In the afternoon the canoe returned with this answer: "That the governor desired two hours' time to deliberate with his officers about it, which being past, he would give his positive answer." The time being elapsed, the governor sent two canoes with white colours, and two persons to treat with Captain Morgan; but, before they landed, they demanded of the pirates two persons as hostages. These were readily granted by Captain Morgan, who delivered them two of the captains for a pledge of the security required. With this the Spaniards propounded to Captain Morgan, that the governor, in a full assembly, had resolved to deliver up the island, not being provided with sufficient forces to defend it against such an armada. But withal, he desired Captain Morgan would be pleased to use a certain stratagem of war, for the better saving of his own credit, and the reputation of his officers both abroad and at home, which should be as follows:—That Captain Morgan would come with his troops by night to the bridge that joined the lesser island to the great one, and there attack the fort of St. Jerome: that at the same time all his fleet would draw near the castle of Santa Teresa, and attack it by land, landing, in the meanwhile, more troops near the battery of St. Matthew: that these troops being newly landed, should by this means intercept the governor as he endeavoured to pass to St. Jerome's fort, and then take him prisoner; using the formality, as if they forced him to deliver the castle; and that he would lead the English into it, under colour of being his own troops. That on both sides there should be continual firing, but without bullets, or at least into the air, so that no side might be hurt. That thus having obtained two such considerable forts, the chiefest of the isle, he need not take care for the rest, which must fall of course into his hands.

These propositions were granted by Captain Morgan, on condition they should see them faithfully observed; otherwise they should be used with the utmost rigour: this they promised to do, and took their leave, to give account of their negotiation to the governor. Presently after, Captain Morgan commanded the whole fleet to enter the port, and his men to be ready to assault, that night, the castle of St. Jerome. Thus the false battle began, with incessant firing from both the castles, against the ships, but without bullets, as was agreed. Then the pirates landed, and assaulted by night the lesser island, which they took, as also both fortresses; forcing the Spaniards, in appearance, to fly to the church. Before this assault, Captain Morgan sent word to the governor, that he should keep all his men together in a body; otherwise, if the pirates met any straggling Spaniards in the streets, they should certainly shoot them.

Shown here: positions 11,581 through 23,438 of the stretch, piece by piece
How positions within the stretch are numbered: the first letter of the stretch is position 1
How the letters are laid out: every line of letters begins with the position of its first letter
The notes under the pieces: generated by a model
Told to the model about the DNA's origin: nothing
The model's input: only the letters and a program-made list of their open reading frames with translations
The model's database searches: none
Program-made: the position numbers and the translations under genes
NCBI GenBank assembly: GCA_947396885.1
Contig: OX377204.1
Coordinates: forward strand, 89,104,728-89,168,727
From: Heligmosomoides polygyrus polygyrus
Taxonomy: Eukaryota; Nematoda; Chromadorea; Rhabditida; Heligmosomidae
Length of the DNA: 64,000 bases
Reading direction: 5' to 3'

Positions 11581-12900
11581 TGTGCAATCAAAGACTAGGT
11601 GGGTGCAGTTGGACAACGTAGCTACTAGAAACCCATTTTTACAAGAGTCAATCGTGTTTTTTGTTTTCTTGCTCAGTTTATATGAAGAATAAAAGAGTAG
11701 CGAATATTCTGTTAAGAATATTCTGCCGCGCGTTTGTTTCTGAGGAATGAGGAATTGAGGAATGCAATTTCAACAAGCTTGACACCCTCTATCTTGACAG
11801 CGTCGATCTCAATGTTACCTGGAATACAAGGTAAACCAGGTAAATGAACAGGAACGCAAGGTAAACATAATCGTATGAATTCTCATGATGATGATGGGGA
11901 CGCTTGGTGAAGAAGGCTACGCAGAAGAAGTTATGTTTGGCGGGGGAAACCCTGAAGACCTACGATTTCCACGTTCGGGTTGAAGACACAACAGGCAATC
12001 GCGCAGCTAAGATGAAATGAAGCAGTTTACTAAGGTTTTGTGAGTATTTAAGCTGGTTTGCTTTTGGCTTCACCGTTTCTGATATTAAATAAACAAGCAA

This island being taken by this unusual stratagem, and all things put in order, the pirates made a new war against the poultry, cattle, and all sorts of victuals they could find, for some days; scarce thinking of anything else than to kill, roast, and eat, and make what good cheer they could. If wood was wanting, they pulled down the houses, and made fires with the timber, as had been done before in the field. Next day they numbered all the prisoners they had taken upon the island, which were found to be in all four hundred and fifty-nine persons, men, women, and children; viz., one hundred and ninety soldiers of the garrison; forty inhabitants, who were married: forty-three children, thirty-four slaves, belonging to the king; with eight children, eight banditti, thirty-nine negroes belonging to private persons; with twenty-seven female blacks, and thirty-four children. The pirates disarmed all the Spaniards, and sent them out immediately to the plantations to seek for provisions, leaving the women in the church to exercise their devotions.